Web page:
Looking for Ontario’s best lakes, beaches & islands? The Frontenac Arch Biosphere Region (FAB) is home to some of the most stunning beaches and islands in the vicinity, making it an ideal day trip or relaxing weekend destination.
The FAB Region provides something for everyone! Whether you want to swim in crystal-clear waters, go hiking in magnificent forests, or simply relax in a natural setting, the FAB region has some of Ontario’s best lakes, beaches and islands for you to explore.
To help you plan your next swimming, boating, or day trip activity, here are our top five selections for the best lakes in the FAB Region:
Ontario’s Best Lakes: Big Salmon Lake
Big Salmon Lake is a lake in Eastern Ontario’s Frontenac Provincial Park. It is the largest lake in the park and is located on the Frontenac Axis. It is a long, narrow lake accessible via the park’s main road and numerous hiking routes. Despite its name, this lake does not contain any salmon. This popular destination is ideal for swimming, sunbathing, and picnicking. The lake’s crystal-clear water makes it an excellent location for snorkeling and diving. For an even more tranquil experience, rent a kayak or boat and explore the little islands dotting the lake.
Ontario’s Best Beaches: Frontenac Provincial Park
This park is filled with beautiful beaches and little islands for swimming, sunbathing, and picnicking. Hiking trails wind through the woodland, providing spectacular views of the surrounding area. Some of the best beaches of this area include Sharbot Lake Beach, Sydenham Point Beach, and Sand Lake Public Beach
Charleston Lake Provincial Park
This Provincial Park is located on Charleston Lake near Athens, Ontario, Canada, in the township of Leeds and the Thousand Islands. This park is ideal for a day trip or a quiet weekend, with various beaches and small islands. The lake is famous for boating and fishing, and it is home to a variety of fish species such as bass, pike, and perch.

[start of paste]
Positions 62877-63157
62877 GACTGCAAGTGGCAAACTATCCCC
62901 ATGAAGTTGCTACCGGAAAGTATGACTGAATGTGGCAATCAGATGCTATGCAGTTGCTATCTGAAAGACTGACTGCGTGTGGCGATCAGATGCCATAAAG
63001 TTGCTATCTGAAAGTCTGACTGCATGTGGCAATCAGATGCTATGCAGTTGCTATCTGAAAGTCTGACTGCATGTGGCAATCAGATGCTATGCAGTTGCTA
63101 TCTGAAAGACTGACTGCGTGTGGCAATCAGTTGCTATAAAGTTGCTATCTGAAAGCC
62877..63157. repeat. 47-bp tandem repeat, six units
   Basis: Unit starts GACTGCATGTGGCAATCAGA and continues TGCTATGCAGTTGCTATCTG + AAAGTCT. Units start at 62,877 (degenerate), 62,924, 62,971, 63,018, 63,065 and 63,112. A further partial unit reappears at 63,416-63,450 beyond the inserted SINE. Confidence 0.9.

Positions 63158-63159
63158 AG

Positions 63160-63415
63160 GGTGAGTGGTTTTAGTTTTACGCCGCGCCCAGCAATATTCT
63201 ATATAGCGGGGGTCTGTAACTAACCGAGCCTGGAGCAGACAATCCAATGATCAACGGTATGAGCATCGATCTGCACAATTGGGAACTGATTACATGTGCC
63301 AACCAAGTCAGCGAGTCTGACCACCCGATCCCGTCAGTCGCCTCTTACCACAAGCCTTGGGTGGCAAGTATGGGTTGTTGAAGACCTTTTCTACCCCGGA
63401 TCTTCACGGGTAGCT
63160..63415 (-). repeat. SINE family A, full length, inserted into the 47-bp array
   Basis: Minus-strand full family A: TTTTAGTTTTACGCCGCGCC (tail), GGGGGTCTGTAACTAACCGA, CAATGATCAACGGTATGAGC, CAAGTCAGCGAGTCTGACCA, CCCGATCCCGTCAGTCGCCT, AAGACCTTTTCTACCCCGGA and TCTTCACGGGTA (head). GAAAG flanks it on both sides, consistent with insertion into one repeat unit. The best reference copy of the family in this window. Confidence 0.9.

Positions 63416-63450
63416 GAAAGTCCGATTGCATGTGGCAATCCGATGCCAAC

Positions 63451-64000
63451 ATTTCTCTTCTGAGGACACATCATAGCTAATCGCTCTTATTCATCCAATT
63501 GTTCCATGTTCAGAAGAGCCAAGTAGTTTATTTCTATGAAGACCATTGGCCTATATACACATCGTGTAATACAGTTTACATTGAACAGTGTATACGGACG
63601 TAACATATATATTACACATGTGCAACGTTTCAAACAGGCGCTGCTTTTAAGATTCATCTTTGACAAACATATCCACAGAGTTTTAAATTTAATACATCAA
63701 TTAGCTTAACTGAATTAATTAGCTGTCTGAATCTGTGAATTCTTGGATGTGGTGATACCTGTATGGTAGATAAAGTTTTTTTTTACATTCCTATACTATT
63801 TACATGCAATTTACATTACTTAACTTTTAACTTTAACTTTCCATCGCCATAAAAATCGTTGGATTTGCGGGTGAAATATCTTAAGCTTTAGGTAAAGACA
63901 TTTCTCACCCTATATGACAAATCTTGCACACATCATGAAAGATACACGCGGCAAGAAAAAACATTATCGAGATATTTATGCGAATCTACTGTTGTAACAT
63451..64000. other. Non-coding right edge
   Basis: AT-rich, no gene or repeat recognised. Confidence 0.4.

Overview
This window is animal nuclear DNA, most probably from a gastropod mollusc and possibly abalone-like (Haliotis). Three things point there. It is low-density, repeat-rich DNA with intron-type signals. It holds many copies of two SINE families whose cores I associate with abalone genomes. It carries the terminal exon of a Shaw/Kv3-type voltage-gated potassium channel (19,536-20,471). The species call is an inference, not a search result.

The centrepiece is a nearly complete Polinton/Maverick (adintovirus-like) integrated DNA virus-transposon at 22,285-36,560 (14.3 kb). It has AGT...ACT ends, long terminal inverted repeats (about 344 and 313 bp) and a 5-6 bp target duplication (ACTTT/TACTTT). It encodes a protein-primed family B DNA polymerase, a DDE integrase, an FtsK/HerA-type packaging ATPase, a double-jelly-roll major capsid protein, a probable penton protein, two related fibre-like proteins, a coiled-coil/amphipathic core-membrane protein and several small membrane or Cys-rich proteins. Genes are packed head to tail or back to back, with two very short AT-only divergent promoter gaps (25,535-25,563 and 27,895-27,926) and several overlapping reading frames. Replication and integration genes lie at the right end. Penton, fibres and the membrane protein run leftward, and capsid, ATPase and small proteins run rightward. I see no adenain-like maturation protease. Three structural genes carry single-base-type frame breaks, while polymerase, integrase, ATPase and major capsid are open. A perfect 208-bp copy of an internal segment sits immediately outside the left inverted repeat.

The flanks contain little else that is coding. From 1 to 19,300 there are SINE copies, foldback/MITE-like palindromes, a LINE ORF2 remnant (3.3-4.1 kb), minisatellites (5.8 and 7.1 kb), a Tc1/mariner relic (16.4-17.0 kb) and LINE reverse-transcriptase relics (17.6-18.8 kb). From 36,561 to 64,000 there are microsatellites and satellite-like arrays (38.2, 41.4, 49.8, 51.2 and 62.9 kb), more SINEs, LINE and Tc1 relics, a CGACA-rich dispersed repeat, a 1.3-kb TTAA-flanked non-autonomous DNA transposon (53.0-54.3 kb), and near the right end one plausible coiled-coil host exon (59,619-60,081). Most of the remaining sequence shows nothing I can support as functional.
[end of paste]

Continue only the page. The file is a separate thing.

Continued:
This well-known Set of falls on the Rideau Canal is ideal for a day trip. Jones Falls cascades over the escarpment 12 metres to the Pottawatomi River that flows into Owen Sound Bay. It should be noted that water flow is minimal during August and September. The Pottawatomi Conservation Area is 116 hectares of Niagara Escarpment land and provides many recreational activities. Spring is the “high tide” for these waterfalls, where the water flow is abundant, but they are popular in all seasons.
Jones, Inglis and Weaver’s Creek falls are linked by marked trails, offering experienced hikers an invigorating day trip with many lookout points along the way. In winter, these three waterfalls are accessible by snowshoe.
Plan your next swimming, hiking, or day trip activity today to enjoy the natural splendor of the Frontenac Arch Biosphere Region!